• Doug (FindingPoliticalSanity.com)

    While you would never get any argument from me about public education needing some “course corrections” given it typically lags real world application by about ten years, I generally remind people that we are the greatest nation in the world.. and that the world has ever seen, and all that was achieved with our public educational system throughout the course of our history (and, no, it’s not because people are emigrating here from other countries with better educational systems).
    Education begins at home; it’s a nature vs. nurture success story, and less about policy.

    • leeduigon

      Yes–once upon a time, our schools worked a lot better than they do now. I’m sure you’ve seen some of those tests students used to take, decades ago. Not many college graduates could pass them today.

      • Doug (FindingPoliticalSanity.com)

        It’s all about the numbers and demographics. States with lower economic profiles tend to have students that test badly (for reasons I’ve already given) and the “richer” states students do much better. If you are talking about greater equality in education, that makes sense, although likely not practical in our culture for many reasons.

  • Doug (FindingPoliticalSanity.com)

    As a bit of a postscript to my last reply in here… Erlene makes a point about poor sentence structure and prose. It goes even father than that in some cases. Being able to even speak in the King’s English is a problem for many.. and I am speaking mostly to what is known as “Black-American Dialect”.. directly linked to black Americans being raised in lower economic neighborhoods, with and all that failed diction, mumbled and slurred pronunciation, and prolific use of double-negatives… it all makes a person sound educationally lacking… but it’s part of the sub-culture.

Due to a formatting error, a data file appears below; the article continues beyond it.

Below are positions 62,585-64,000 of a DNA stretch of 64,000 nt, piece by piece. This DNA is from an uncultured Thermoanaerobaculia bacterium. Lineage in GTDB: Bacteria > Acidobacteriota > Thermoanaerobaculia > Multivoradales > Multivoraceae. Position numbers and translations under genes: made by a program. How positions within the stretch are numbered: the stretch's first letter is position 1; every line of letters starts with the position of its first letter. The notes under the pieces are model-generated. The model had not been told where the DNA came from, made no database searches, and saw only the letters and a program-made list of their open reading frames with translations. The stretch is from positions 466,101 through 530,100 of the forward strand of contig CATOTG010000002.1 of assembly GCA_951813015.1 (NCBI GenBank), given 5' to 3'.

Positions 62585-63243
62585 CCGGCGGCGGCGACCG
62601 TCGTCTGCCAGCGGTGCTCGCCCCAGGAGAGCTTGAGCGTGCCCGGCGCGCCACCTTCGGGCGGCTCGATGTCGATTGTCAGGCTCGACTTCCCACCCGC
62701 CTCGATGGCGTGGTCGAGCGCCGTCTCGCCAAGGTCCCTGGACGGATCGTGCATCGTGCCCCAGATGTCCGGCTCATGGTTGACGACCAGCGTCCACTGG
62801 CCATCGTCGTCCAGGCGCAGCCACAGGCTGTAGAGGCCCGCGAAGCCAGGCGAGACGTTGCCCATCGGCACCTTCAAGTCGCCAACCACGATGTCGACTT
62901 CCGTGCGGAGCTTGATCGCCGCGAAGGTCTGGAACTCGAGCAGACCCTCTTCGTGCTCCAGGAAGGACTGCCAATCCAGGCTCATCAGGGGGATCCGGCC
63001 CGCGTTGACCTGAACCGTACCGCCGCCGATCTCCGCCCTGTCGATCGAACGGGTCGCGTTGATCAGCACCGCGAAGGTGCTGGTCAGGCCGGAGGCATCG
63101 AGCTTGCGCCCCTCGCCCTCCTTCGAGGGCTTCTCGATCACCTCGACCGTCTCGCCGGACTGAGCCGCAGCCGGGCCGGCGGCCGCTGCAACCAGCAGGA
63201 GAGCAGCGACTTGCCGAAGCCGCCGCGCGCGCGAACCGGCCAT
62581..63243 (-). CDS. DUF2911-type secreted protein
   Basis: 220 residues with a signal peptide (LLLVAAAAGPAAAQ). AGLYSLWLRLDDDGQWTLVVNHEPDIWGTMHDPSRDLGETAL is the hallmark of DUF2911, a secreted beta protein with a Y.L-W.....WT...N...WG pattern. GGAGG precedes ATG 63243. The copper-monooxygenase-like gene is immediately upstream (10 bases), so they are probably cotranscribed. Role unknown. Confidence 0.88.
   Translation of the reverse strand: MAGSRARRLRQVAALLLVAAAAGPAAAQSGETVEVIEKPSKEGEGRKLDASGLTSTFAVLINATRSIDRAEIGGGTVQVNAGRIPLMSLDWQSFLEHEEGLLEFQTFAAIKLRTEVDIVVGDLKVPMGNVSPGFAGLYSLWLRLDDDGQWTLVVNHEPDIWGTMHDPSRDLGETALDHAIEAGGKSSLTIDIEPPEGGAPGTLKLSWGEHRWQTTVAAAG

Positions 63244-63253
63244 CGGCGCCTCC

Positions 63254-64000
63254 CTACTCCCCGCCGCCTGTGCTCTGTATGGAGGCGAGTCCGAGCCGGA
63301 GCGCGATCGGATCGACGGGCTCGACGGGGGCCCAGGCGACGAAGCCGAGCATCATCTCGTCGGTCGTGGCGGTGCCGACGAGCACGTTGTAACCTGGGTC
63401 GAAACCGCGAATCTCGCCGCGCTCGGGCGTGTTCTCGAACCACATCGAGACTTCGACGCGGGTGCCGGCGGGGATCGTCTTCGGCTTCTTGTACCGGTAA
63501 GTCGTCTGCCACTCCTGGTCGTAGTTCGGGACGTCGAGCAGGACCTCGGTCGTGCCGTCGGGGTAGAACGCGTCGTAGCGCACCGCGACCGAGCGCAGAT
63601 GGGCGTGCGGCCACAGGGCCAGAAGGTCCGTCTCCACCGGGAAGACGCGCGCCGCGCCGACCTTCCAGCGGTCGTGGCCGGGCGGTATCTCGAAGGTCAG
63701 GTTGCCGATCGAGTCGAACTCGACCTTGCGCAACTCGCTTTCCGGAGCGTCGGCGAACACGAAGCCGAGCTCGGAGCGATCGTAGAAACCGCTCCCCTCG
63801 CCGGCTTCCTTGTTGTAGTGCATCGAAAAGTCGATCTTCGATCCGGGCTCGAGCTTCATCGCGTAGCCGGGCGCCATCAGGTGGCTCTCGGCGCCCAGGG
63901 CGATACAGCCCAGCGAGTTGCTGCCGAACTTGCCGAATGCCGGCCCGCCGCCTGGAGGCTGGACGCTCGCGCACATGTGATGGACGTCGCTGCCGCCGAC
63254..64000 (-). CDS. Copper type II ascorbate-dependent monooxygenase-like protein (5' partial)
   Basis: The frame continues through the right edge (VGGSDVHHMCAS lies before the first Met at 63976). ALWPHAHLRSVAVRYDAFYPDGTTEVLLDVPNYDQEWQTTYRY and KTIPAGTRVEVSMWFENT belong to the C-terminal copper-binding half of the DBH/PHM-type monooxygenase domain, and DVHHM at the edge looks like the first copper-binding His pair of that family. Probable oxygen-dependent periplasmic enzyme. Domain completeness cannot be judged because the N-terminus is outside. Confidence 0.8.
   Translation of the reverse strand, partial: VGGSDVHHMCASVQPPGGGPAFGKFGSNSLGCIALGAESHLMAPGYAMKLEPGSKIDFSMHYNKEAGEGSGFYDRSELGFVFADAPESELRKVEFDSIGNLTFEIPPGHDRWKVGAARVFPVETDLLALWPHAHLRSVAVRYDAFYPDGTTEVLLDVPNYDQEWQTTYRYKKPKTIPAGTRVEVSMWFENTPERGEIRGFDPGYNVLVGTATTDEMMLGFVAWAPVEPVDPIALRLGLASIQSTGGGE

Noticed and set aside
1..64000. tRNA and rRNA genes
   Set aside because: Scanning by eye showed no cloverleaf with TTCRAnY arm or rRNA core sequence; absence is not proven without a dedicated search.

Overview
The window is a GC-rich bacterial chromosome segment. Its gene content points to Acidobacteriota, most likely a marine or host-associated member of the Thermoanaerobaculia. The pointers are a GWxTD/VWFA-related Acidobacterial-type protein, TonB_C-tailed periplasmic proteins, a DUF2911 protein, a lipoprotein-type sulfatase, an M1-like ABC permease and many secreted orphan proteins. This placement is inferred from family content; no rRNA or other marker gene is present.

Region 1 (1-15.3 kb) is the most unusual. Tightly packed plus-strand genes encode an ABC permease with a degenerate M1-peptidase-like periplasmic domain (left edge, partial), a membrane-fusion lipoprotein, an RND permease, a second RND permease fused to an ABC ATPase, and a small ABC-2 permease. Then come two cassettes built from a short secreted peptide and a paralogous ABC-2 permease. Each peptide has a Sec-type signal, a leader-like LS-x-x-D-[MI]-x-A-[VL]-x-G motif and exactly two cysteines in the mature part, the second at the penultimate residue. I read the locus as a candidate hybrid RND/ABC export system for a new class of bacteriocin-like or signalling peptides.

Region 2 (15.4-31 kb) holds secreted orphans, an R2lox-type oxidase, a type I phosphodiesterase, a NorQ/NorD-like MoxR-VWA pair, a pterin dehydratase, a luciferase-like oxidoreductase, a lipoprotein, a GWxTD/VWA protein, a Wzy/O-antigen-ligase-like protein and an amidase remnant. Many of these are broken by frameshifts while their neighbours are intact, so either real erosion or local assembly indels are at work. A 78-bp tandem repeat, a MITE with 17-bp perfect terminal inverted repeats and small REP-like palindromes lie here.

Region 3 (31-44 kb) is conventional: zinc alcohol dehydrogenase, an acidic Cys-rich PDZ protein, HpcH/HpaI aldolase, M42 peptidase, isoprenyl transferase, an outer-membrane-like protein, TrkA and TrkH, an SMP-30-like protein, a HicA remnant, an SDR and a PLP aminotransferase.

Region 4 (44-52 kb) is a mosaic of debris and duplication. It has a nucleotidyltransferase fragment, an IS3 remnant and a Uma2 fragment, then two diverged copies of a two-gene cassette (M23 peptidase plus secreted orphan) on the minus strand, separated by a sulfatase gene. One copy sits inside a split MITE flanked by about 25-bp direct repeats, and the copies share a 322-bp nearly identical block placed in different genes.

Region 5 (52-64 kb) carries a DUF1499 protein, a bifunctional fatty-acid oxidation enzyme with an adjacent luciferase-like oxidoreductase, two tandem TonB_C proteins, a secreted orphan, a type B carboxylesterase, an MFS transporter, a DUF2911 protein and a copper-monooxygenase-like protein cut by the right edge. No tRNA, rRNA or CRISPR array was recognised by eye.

• leeduigon

      As a former teacher, I can tell you that kids from nice suburban neighborhoods avidly cultivated “Black American Dialect,” even though they knew better. One was always having to drag them back to speaking proper English.

      • Doug (FindingPoliticalSanity.com)

        As your experience illustrates, it seems there’s some cultural “pride” or identity with the dialect; likely affiliated (and I am just a another white guy trying to understand anything black) to the popularity in urban rap.. the “gangsta” tough black guy stuff. Wouldn’t be the first time popular culture got in the way of progress.

  • UnKnowable

    When we see these outrageous things happening, it’s only natural that we be appalled, but they are the last actions of a cornered and terrified creature. I don’t know if anyone here has ever killed a rattlesnake, but I can tell you from firsthand experience that a rattlesnake which is cornered and doomed will bite itself, I’ve seen it with my own eyes. If an education system is purposely hiring teachers with questionable reading abilities they are effectively biting themselves with venom-filled fangs.